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Rabbi Hartman, while making the case for self-defense as a moral obligation of the Jewish people, called for a “nuanced conversation” on the use of power and the need to make room for other voices in the pro-Israel field. “If we’re going to learn to love Israel together we’re going to have to contract,” he said, “to contract our certainty, to contract our language.”
It was a more cautious formulation of a message delivered a day earlier by Israeli author and Amos Oz, who said in a speech opening the J Street conference, that “no one can claim Zionism for themselves.” Oz, however, did not leave any room for doubt regarding the views thinks American Jews should adopt when supporting Israel. “Let us all be united,” he said, “but why unite under the militant, hawkish, extremist banner of AIPAC?” he asked, referring to the American Israel Public Affairs Committee.
The J Street conference, which is taking place at the Washington Convention Center, is populated by many young activists. College students make up nearly a quarter of the participants. While at the lobby’s first and second annual conferences, much was made of the presence of activists from the far left, this criticism seems to have subsided as J Street gradually inched closer to the center and more radical activists found their way out of the organization.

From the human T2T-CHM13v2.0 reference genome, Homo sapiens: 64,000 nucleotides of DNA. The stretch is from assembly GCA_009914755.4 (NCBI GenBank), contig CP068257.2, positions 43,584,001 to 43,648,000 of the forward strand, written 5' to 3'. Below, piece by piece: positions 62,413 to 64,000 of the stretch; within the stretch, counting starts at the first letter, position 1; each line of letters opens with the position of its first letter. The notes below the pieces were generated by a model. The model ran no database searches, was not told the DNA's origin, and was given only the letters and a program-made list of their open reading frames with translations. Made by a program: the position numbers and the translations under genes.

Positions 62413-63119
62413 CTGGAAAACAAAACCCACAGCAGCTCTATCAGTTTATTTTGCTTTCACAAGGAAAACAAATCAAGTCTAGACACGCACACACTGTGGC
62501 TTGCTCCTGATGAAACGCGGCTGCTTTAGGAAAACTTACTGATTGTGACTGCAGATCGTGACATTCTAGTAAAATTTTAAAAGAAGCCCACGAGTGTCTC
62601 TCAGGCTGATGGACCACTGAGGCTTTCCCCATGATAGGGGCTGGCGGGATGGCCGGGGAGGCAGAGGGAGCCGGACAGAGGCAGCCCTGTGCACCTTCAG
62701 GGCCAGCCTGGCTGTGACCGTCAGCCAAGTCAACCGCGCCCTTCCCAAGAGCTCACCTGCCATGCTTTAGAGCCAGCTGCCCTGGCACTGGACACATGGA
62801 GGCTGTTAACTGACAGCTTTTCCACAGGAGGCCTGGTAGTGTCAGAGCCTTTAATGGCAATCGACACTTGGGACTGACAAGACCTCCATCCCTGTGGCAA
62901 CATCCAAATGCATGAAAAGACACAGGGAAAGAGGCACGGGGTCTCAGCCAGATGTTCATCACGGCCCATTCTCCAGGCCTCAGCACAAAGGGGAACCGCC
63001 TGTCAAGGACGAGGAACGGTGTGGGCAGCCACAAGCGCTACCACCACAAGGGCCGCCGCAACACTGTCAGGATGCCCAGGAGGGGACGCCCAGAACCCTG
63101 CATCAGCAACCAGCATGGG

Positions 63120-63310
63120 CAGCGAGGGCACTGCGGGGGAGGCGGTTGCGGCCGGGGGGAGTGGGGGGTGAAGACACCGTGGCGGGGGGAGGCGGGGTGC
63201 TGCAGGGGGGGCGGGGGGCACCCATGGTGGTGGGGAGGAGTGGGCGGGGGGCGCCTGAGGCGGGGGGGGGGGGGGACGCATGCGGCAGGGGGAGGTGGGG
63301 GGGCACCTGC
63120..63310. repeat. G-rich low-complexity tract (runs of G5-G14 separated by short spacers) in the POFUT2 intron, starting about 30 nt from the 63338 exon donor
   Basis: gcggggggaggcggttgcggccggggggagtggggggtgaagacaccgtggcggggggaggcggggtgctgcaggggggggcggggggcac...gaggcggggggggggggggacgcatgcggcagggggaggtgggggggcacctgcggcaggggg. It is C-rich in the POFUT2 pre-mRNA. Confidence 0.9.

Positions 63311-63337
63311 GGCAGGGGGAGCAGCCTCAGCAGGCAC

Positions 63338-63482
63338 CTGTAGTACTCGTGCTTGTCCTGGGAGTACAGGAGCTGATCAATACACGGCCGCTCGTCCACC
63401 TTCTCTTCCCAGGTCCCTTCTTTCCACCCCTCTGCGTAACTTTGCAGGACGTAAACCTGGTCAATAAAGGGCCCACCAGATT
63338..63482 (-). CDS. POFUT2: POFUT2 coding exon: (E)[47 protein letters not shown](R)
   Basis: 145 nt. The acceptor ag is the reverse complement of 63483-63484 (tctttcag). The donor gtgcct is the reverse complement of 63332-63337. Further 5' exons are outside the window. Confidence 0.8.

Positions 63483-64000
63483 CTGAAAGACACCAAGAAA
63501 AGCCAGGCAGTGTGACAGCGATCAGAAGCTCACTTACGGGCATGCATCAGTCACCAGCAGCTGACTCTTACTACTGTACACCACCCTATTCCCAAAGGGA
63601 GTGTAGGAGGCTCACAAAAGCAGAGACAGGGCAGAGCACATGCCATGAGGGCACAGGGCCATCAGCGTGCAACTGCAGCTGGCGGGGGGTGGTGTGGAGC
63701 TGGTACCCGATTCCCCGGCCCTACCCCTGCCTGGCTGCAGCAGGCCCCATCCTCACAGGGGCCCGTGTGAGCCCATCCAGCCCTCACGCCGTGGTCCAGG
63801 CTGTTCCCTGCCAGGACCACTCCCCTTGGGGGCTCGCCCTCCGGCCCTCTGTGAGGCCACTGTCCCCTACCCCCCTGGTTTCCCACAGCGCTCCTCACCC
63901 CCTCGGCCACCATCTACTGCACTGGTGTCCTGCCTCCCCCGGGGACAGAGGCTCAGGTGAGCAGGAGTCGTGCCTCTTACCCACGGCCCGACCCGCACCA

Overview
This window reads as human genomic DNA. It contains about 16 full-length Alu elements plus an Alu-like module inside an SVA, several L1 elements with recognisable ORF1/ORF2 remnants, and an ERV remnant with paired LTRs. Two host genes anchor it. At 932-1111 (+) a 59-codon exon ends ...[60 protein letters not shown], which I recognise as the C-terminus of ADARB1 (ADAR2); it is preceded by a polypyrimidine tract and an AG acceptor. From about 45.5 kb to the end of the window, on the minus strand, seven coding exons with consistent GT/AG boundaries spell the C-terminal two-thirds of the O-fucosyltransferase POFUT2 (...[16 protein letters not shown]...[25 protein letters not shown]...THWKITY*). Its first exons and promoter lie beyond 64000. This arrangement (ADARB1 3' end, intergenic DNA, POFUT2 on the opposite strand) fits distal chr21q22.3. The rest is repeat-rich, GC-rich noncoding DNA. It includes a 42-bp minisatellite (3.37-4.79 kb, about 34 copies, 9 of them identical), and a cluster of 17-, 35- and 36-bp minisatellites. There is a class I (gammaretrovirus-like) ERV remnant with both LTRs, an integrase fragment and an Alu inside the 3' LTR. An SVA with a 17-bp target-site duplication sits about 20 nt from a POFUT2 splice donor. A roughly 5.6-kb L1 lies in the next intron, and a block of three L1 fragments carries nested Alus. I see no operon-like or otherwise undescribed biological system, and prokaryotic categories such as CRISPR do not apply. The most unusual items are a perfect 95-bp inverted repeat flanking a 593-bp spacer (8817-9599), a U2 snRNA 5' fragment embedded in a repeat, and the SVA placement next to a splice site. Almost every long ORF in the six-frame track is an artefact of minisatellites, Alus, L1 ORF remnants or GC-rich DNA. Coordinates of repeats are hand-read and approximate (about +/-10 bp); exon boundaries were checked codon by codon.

An outcome of this moderation is growing cooperation between the lobby and Israel’s embassy in Washington. When J Street was founded, nearly four years ago, it was shunned by the embassy and by other officials from the Israeli government. This year, Israel’s second-in-rank diplomat in Washington will address the gathering.
“They have said some positive things,” said an Israeli official, who noted the group’s opposition to all types of boycott, including the limited measures offered by Beinart, and its opposition to last year’s Palestinian bid for statehood, as positive steps.
Landing a high-level speaker from the Obama administration, however, proved to be a difficult task. The White House, will send Tony Blinkin, who is the national security adviser to vice president Biden, and Valerie Jarrett, senior adviser to President Obama.
Earlier this month, when AIPAC held its annual conference, the administration was represented by President Obama himself as well as by Defense Secretary Leon Panetta.